Back in the day, I was obsessed with and addicted to comic books. In the early 70s, my brother gave me a huge collection of early Spidey comics that he had built up. From there, I became a constant fixture at our local FLCS (Friendly Local Comics Store) from junior high through my undergraduate years. I loved me some Marvel, but there was the occasional DC mixed in. My monthly holds cost me more than I was earning, first from allowance and then from my job. Monthlies? Graphic novels? It didn't matter; I didn't discriminate. I have boxes and boxes in my basement office right now.
And then I got married.
While my wife loves her Geek, she didn't appreciate the expense of comics. So I gave it up, nearly cold turkey. Yeah, I still picked up the occasional random issue, but NOTHING on the scale of what I had once been. I had convinced myself that there really wasn't a reason to pick up ongoing monthly issues, not when the story was never resolved in a month. Plus, they seemed to becoming less about the story and more about advertising...besides, I could always pick up a bound collection next year, right?
So when Paizo announced the production of their new Pathfinder comic book, I wasn't overly excited. It barely registered as anything other than "another publication on the FLGS Pathfinder shelf." I certainly didn't look at the details.
I should have.
My FLGS has a "preferred customer" punch card: you get a punch for every $10 you spend, and with $10 punches you get $10 off any item. So...last week, I was perusing that stacks looking for something with which to get a $10 punch. I found (as I said yesterday) a copy of the WotC module from 2000: The Forge of Fury. Problem: it was only $7. So I need to find something else to make $10 in order to get a free punch. Minis were out, because where I was vacationing I didn't have access to my paints. Dice were out, because I had already picked over the dice sets they had in stock and the inexpensive ones were not calling to me. And then I turned the corner and found the last copy of the comic book.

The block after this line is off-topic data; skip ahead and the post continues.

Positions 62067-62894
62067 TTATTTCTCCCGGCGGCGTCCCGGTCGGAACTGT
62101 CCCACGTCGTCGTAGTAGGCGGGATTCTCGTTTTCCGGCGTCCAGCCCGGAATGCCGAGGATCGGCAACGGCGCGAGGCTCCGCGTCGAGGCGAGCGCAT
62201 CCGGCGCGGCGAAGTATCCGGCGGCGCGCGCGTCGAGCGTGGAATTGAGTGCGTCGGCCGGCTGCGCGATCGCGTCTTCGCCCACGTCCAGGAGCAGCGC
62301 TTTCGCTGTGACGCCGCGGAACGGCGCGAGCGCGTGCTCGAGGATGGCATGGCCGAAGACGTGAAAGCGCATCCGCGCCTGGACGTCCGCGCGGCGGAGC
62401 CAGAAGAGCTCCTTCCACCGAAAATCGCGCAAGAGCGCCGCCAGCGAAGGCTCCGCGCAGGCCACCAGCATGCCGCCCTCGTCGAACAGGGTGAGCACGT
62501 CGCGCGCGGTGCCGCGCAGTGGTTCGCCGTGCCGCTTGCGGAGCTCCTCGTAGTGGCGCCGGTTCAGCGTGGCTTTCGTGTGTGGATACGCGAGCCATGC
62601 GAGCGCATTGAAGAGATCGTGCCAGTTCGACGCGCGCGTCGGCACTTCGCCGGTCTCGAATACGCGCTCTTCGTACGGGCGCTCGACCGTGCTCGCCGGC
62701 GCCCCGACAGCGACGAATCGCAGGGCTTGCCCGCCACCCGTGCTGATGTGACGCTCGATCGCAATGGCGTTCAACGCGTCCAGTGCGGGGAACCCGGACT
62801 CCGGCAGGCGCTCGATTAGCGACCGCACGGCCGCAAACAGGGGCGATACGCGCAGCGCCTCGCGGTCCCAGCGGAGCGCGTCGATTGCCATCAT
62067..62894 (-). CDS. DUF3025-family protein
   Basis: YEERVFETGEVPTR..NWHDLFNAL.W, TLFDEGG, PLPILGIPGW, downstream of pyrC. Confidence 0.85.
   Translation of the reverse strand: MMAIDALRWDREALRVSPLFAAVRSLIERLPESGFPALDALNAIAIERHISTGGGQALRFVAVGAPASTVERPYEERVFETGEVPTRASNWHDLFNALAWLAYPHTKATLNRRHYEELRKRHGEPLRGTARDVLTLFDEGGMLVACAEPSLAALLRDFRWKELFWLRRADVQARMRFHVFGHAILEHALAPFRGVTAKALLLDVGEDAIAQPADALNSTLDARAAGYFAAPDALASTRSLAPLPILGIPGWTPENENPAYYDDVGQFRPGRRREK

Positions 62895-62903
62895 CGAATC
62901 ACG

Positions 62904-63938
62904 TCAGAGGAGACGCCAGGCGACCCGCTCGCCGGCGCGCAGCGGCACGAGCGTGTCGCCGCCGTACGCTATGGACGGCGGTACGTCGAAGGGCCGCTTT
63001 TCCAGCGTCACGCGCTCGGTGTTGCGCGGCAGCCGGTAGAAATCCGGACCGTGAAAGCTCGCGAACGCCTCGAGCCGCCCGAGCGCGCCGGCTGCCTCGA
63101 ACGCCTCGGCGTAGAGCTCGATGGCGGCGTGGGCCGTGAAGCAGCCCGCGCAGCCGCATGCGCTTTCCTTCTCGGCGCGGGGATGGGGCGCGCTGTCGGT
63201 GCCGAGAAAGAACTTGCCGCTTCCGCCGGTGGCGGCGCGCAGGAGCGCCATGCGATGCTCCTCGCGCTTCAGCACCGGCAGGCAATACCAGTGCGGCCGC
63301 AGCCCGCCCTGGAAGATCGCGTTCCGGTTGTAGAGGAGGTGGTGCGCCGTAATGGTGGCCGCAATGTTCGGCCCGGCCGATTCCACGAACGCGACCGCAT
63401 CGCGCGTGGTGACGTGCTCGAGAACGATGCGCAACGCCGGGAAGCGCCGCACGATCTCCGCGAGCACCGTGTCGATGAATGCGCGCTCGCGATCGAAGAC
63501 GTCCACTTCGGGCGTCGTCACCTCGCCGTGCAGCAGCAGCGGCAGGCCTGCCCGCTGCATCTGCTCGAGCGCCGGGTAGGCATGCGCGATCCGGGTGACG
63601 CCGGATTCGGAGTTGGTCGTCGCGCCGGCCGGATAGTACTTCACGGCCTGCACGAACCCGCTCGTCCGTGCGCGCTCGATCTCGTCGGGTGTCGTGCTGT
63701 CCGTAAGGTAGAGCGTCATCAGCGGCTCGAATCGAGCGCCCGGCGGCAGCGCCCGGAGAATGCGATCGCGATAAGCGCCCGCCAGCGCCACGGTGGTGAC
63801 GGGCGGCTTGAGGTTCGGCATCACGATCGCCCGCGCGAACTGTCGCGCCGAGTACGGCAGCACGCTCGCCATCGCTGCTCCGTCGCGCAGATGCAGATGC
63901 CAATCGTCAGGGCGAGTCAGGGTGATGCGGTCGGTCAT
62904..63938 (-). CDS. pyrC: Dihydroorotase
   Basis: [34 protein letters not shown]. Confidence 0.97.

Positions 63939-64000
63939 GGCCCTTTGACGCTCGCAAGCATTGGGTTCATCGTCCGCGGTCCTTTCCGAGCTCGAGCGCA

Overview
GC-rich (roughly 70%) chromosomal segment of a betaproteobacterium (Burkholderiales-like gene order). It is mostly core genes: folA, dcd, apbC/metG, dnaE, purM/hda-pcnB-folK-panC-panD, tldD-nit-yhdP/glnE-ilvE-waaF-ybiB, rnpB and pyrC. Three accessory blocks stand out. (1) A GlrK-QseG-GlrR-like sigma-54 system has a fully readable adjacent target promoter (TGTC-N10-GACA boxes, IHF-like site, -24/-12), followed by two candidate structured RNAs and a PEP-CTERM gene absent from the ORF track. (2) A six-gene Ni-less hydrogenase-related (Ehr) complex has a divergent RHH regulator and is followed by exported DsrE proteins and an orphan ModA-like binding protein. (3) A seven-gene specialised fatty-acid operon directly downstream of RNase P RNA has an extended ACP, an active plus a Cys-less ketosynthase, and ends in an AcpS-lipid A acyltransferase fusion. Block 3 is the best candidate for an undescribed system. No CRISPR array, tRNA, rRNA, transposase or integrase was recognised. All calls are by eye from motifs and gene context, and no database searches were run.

At only $4, it was the perfect padding to my purchase.
I wasn't expecting a whole lot; I never saw a lot of value in WotC's attempts to "comic-ize" their iconic characters. I just didn't enjoy them. Little did I know; remember: I hadn't read anything about what to expect inside. There was some folded poster in the center--from what I could see of it, the image was the same as on the front of one of the Pathfinder tomes. I left it folded up and tossed it aside, unexamined.
First off, the story: it was a pretty tame "intro" story. It's weak and contrived, but aren't all "Issue #1" stories? You got a bit of insight into the interactions between the characters. There was a little combat, a little repartee. I admit that I was not enthusiastic at this point. While the art was pretty good, there were some small continuity problems in that I had to go back to a previous page to determine if two images were actually the same character. As for the story line, it seemed to take for granted that a reader knew what Pathfinders were, who the iconic characters were, and that the reader already had a little background. But it was an OK attempt at a "Issue #1" comic story--I've certainly read worse in my day.
Then I got to the middle of the book and found the tagline: "CONTINUED." I started to fume. Really?!? Only half the freaking book is story?!? WHAT A FREAKING WASTE!!
And then I turned the page, looking for the self-stroking "Coming soon in our other comics" pages.
Instead I found a write-up of the village of Sandpoint, including game stats and interesting NPCs. I got a little bit excited at this point. As I kept turning the pages I saw game stats and backgrounds for a couple of the iconic characters introduced in the comic, which made them perfect NPCs for my game. And then I came to a mini-adventure, a game version of an encounter described (or foreshadowed) in the comic.
And then a little light went on in my brain and I thought, "What if....?" I reached for the discarded, still-folded poster. I began to unfold and, yes, my initial guess was right: it was the cover of the Core Rulebook. And then I flipped it over.
Holy cow, the comic not only comes with a story, game information, NPCs, and a mini-adventure.... It also comes with a map. A FREAKING MAP.
I love maps. But you know that.
As I told my wife: how do you pack this much entertainment and game material into $4? You don't. At least, WotC doesn't. This, to me, shows Paizo's smarts yet again. They're offering the entertainment of the comic story as well as game material. The only thing they didn't do is include a special edition polyhedral die.
I'm impressed. And subscribing.
Like I said, I have some issues with the art style and the story-telling style. But to get this kind of value at only $4? You can't miss.
Rating: 4 out of 5.